In a recent interview, he told Psychiatric News, "Integrated disease management is our future. There’s big momentum [in support of the concept]."
He said that this support comes from employers and employee benefits managers, who pushed the establishment of "carveouts" to provide and manage mental health services and now are realizing the limitations of that model.
Rodriguez pointed out that the National Committee for Quality Assurance (NCQA), a private, nonprofit organization that issues an annual report evaluating health care organizations on various measures, has added standards concerning integration of care to its evaluations of managed health care companies.
He was chair of the NCQA’s Behavioral Standards Subcommittee from its inception in 1996 until 2001.
In its September 2003 report, the NCQA flagged mental illness as an area in which the health care system "continues to struggle."
How can Magellan, which is itself a carveout company, promote integration of care?
Rodriguez believes that "more sophisticated data systems," such as that used by Magellan, will enable psychiatrists and health care professionals to better identify patients at risk for diseases that might not be readily apparent.
He said, "As Magellan clearly is the biggest company in the behavioral health care industry, our database is the most capable of supporting this effort."
Rodriguez also described a model in which primary care doctors receive training to enable them to identify patients who need referrals for mental health services. The program recently was rolled out in Georgia by Blue Cross/Blue Shield of Georgia and Magellan, with support from researchers at Duke University School of Medicine and the MacArthur Foundation.
"It’s a prototype that’s being evaluated," Rodriguez said. "If successful, we would expect to try to implement it in every state in which we do business."
He added, "If Darrel Regier [director of APA’s Office of Research] and others are right, costs for mental health services will go up, but they will be more than offset by a decrease in other medical costs."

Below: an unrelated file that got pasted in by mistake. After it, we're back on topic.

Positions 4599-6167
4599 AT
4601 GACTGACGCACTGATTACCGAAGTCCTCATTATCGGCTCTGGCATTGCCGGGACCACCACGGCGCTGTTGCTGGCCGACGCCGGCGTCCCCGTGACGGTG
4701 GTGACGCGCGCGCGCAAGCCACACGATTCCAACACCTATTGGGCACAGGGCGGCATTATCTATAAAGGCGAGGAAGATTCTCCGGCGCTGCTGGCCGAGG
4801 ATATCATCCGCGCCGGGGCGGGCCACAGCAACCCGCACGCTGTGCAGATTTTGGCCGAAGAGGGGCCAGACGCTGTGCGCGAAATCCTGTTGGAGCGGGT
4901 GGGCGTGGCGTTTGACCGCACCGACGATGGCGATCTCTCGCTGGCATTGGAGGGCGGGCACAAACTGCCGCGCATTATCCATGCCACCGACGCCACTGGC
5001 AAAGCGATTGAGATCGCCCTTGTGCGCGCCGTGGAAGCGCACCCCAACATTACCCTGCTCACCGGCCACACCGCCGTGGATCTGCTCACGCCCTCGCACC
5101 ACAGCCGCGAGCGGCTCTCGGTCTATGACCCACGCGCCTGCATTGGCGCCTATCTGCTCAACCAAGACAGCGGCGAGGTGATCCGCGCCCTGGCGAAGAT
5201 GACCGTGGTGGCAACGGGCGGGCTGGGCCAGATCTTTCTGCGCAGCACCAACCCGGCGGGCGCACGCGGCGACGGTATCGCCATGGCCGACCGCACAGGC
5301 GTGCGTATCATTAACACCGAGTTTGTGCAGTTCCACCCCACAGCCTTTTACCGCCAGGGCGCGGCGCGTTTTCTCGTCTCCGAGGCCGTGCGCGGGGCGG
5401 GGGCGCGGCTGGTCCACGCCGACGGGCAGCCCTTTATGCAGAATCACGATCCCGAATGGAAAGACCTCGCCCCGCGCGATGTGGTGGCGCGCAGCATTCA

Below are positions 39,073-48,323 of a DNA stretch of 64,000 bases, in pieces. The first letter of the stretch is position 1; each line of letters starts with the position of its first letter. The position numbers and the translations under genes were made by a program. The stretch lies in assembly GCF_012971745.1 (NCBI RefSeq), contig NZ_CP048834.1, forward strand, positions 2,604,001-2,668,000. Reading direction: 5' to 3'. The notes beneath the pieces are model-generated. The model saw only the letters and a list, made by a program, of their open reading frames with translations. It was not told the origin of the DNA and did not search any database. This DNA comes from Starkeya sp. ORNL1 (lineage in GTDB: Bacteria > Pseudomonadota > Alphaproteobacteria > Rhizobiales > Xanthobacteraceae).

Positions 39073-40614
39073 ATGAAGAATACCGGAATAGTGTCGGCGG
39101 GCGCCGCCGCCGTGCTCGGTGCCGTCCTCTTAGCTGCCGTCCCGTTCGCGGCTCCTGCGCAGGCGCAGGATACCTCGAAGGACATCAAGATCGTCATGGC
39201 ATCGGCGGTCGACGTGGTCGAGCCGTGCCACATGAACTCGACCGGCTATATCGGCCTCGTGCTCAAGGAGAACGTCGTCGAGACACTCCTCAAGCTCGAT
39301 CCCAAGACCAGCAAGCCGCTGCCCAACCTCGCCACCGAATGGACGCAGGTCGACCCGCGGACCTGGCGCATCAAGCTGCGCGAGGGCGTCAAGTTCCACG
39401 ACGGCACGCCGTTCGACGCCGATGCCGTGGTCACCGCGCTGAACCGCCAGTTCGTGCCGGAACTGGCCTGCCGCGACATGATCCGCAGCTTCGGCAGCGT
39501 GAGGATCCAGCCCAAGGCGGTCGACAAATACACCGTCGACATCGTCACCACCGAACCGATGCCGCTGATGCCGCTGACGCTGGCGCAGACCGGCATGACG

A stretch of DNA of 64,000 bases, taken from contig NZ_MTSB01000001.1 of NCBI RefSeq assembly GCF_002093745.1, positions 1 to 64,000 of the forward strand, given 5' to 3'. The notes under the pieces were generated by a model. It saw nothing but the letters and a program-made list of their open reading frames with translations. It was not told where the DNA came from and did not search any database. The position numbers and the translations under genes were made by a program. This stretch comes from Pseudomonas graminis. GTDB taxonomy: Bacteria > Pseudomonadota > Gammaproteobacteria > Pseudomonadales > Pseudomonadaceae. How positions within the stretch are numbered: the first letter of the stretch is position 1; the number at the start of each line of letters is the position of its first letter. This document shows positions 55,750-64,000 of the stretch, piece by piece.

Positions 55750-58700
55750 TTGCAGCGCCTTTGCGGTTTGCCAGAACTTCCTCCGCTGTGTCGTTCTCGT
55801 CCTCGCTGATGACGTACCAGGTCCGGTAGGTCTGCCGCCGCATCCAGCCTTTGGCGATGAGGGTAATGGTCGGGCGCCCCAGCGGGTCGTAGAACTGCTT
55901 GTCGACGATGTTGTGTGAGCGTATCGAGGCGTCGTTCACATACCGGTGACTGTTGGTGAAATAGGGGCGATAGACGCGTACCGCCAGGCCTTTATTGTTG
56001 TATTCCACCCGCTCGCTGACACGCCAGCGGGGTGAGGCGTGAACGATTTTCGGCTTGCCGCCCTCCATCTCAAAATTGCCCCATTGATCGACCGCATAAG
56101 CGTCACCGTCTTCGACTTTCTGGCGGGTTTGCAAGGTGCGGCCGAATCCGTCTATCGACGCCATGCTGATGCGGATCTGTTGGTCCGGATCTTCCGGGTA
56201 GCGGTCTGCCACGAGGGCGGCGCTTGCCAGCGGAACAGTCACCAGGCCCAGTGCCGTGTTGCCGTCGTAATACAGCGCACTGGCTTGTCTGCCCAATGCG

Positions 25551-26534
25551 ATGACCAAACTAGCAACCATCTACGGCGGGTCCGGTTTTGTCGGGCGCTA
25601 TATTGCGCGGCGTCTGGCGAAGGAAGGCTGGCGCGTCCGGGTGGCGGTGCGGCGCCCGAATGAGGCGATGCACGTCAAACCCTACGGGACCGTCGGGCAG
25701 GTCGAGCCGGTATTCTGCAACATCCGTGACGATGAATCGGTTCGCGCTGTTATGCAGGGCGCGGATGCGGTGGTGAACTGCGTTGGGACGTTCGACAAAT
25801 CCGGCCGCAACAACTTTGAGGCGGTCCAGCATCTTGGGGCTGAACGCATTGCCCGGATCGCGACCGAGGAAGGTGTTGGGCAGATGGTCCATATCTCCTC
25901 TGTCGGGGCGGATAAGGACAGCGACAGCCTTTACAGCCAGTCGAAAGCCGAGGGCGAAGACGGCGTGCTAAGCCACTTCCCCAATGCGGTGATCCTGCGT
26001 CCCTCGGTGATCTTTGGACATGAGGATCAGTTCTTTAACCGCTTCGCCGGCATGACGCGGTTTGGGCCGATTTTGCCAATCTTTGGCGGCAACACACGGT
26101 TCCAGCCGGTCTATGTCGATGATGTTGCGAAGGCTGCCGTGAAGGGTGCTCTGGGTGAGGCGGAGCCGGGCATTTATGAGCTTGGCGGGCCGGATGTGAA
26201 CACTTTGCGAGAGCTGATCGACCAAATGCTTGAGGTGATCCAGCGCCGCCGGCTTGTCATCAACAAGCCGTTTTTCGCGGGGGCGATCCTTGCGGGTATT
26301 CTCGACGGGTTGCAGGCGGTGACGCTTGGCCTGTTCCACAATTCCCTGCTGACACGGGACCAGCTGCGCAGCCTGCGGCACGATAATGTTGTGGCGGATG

Rodriguez plans to point out to employers who are reluctant to offer mental health benefits the costs associated with employee absenteeism or presenteeism that come from untreated mental illnesss.
He said he also will make a case to employers that there is greater accountability to employers for the quality and costs of mental health benefits than for most medical services.
"I would have no hesitation in going to any group of payers and saying that the mental health benefit is more accountable than the general medicine benefit."
Rodriguez plans to expand Magellan’s research efforts and hopes to establish a mental health research alliance with other organizations, such as APA.
According to the 2002 National Survey of Psychiatric Patients conducted by the American Psychiatric Institute for Research and Education’s Practice Research Network, 52 percent of responding psychiatrists are not on any managed care panels (Psychiatric News, March 19, 2003).
In the same article, Lawrence Lurie, M.D., chair of APA’s Committee on Managed Care, said, "Psychiatrists in managed care work with low fees, administrative hassles, and late claim payments."
Rodriguez responded to those data and concerns in a number of ways.
He submitted trend data, for example, that show an increasing number of psychiatrists on Magellan’s provider panels. In January 2002, Magellan contracted with approximately 42,000 providers of mental health services, of whom 6,881 were psychiatrists. In January 2004, the figures were 57,000 and 7,817, respectively, he said.
Rodriguez also offered trend data from Magellan’s annual provider-satisfaction survey. "Overall satisfaction" with Magellan increased from 81.6 percent in 2002 to 84.3 percent in 2003.
Satisfaction with accuracy of claims payments increased from 79.2 percent to 83.2 percent and with timeliness of claims payments from 73.9 percent to 78.6 percent.
The percentage of those who would accept a referral from Magellan (94.4) did not change between the two years.
Rodriguez mentioned changes on Magellan’s Web site that enable psychiatrists to request authorization for continued sessions for outpatient mental health or substance abuse treatment.
The redesigned site offers new features that allow practitioners to check member eligibility, the status of authorization requests and submitted claims, and credentialing or contracting status.
Rodriguez will meet with APA’s Managed Care Committee at the APA annual meeting in May.
Lurie said, "Some of the data were surprising. We will be interested in discussing various issues related to their collection and analysis with Dr. Rodriguez at that meeting." ▪